Overlooking the city of Cape Town, South Africa is what the Khoi and San people call Hu-!Gais, a mountain “Veiled in the Clouds.” It is seen as a sacred and spiritual mountain covered by the Spirit of their All Mighty Supreme God known as Tsui//Goab – the one “who gives rain ... makes the clouds ... lives in the clouds ... and makes our cows and our sheep fruitful.”
The Khoi and San of South Africa have other stories to tell of the mountain “Veiled in the Clouds.” In a battle for the care of the earth, four giants were mortally wounded by a Great Sea Dragon. Before they died, they asked Earth Mother to turn them into mountains, so that even in death they could guard the earth. So the greatest giant of all, Umlindi Wemingizimu, the Watcher of the South became what the English-speaking world today refers to as Table Mountain.
For the Koyukon Athabascan people of Alaska, the tallest mountain in North America, has always been known as Denali, not Mt. McKinely. Renamed in 1896 for William McKinley of Ohio, the 25th President of the United States, the name change back to Denali a few weeks ago was not without its own controversy.
Denali is derived from Koyukon Athabascan name and is based on a verb meaning “high” or “tall.” The mountain is a part of the Koyukon Athabascans who have lived in Alaska for thousands of years. It too is a sacred mountain.
From islands to continents, mountains represent a vision of unmatched strength and grandeur. Mountains also represent the mnemonic centers of people – the places where we are able to remember – our relationship with God, our relationship with what is sacred. As Christians we may find such an understanding a betrayal of our faith. We may be inclined to caution one another about other mountains and other gods.
Yet, I suspect that our Kanaka Maoli, Anangu, Lakota Sioux, Khoi, San and Koyukon Athabascan ancestors would have had a far deeper appreciation for the words of the prophet Isaiah than we may want to admit. Isaiah’s vision of a new heaven and a new earth will come not as result of the destruction of creation, but as a transformation of the old into something new and it will be upon God’s “holy mountain.” It will be upon such a mountain whether one speaks of Mt. Zion or of Jerusalem as Zion that such a vision will come to pass.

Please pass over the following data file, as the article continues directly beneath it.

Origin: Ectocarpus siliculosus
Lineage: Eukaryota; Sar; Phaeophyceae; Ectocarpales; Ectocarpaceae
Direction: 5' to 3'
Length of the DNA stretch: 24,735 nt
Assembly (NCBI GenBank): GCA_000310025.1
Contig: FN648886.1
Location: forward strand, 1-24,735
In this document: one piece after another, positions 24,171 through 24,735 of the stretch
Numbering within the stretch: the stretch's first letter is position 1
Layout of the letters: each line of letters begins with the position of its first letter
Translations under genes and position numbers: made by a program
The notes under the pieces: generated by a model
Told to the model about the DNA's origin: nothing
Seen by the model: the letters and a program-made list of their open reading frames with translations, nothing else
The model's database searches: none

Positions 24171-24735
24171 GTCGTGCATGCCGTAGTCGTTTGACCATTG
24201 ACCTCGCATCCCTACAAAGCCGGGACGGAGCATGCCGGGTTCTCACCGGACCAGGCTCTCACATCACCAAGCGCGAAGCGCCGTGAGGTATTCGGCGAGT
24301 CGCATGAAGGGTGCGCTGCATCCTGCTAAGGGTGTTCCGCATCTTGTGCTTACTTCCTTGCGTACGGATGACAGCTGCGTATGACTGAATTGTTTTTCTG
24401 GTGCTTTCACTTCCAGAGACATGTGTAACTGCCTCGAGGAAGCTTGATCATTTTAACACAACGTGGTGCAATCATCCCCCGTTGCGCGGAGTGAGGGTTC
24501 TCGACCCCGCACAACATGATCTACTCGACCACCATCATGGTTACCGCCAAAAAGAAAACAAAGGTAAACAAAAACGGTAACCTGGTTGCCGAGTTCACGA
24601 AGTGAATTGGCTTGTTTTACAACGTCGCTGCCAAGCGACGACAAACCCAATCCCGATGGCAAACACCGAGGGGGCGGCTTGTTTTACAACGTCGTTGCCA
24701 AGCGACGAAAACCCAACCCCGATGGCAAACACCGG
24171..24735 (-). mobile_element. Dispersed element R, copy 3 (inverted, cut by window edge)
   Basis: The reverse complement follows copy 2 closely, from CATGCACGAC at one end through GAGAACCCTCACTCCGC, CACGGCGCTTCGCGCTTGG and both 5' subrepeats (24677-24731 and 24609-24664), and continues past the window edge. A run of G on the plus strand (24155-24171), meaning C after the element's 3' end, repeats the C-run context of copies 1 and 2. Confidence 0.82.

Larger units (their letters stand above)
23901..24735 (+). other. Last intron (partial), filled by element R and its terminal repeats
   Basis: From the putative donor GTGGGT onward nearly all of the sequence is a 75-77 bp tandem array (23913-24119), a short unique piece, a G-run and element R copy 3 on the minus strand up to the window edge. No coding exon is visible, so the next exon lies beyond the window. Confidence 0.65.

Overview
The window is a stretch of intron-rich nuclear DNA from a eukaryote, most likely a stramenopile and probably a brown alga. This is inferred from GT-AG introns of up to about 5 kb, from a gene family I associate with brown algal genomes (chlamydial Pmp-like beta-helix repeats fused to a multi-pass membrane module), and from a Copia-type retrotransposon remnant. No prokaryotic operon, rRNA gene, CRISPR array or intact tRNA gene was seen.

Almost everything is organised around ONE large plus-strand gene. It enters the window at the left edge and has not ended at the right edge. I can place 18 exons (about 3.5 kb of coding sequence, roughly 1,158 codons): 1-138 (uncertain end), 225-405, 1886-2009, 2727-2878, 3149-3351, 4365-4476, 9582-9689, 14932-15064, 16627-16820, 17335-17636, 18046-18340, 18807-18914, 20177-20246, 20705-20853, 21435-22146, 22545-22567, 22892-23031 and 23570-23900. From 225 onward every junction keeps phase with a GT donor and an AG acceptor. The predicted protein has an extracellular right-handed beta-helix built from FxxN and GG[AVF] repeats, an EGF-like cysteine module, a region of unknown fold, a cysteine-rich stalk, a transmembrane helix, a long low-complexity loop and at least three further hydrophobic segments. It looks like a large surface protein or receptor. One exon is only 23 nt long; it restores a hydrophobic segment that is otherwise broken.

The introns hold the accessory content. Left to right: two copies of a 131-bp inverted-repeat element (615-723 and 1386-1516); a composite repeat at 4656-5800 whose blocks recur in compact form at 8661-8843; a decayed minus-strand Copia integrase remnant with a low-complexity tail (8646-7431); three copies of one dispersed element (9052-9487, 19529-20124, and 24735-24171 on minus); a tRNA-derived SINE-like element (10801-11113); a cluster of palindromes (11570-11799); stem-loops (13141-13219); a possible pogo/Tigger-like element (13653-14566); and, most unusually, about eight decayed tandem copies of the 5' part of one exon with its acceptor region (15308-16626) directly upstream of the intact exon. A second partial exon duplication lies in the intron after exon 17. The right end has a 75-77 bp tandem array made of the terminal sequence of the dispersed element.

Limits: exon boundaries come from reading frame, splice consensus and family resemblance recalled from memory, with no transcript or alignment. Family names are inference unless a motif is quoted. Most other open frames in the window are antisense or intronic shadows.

Throughout the week we have been reminded by Pope Francis that it is important for us to care for the earth, our home. Throughout the month of September, we have reminded ourselves that our care of the creation is connected to our own existence – the water around us, the sky above us and this morning the earth below our feet.
Isaiah invites us to see what is possible – and that is the possibility for us not to hurt or destroy upon God’s “holy mountain” in Zion and in every corner of the earth. Others may turn a blind eye to Isaiah’s vision convinced that the end of time is near.
Could it be that we are only hours away from such a time?
The moon will pass into the earth’s shadow tonight producing a total lunar eclipse during what NASA, the National Aeronautics & Space Administration, and other scientists refer to as a “Super Moon” - a time when the full moon occurs at or near its closest approach to the earth in a given orbit. Farmers who associate the moon with seasonal events related the harvesting of crops in the Northern Hemisphere refer to the eclipse as a “Harvest Moon.”